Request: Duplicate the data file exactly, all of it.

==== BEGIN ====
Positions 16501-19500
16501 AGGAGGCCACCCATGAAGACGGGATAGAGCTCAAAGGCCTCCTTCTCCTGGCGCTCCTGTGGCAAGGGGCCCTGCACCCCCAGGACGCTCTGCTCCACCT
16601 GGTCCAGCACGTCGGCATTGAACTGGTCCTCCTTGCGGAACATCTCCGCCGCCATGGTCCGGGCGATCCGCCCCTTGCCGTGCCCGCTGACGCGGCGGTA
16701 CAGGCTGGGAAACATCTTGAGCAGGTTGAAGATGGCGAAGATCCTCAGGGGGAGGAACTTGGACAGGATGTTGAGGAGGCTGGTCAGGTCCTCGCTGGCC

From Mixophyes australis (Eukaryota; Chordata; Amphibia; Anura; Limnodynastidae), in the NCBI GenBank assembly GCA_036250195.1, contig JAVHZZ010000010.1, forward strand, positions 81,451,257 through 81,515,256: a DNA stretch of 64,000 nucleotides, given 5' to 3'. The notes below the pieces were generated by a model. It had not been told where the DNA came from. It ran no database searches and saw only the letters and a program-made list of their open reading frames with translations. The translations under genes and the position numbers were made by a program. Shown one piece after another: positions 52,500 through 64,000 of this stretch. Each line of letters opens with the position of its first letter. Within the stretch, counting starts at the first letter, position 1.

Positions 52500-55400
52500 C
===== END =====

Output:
Positions 16501-19500
16501 AGGAGGCCACCCATGAAGACGGGATAGAGCTCAAAGGCCTCCTTCTCCTGGCGCTCCTGTGGCAAGGGGCCCTGCACCCCCAGGACGCTCTGCTCCACCT
16601 GGTCCAGCACGTCGGCATTGAACTGGTCCTCCTTGCGGAACATCTCCGCCGCCATGGTCCGGGCGATCCGCCCCTTGCCGTGCCCGCTGACGCGGCGGTA
16701 CAGGCTGGGAAACATCTTGAGCAGGTTGAAGATGGCGAAGATCCTCAGGGGGAGGAACTTGGACAGGATGTTGAGGAGGCTGGTCAGGTCCTCGCTGGCC

From Mixophyes australis (Eukaryota; Chordata; Amphibia; Anura; Limnodynastidae), in the NCBI GenBank assembly GCA_036250195.1, contig JAVHZZ010000010.1, forward strand, positions 81,451,257 through 81,515,256: a DNA stretch of 64,000 nucleotides, given 5' to 3'. The notes below the pieces were generated by a model. It had not been told where the DNA came from. It ran no database searches and saw only the letters and a program-made list of their open reading frames with translations. The translations under genes and the position numbers were made by a program. Shown one piece after another: positions 52,500 through 64,000 of this stretch. Each line of letters opens with the position of its first letter. Within the stretch, counting starts at the first letter, position 1.

Positions 52500-55400
52500 C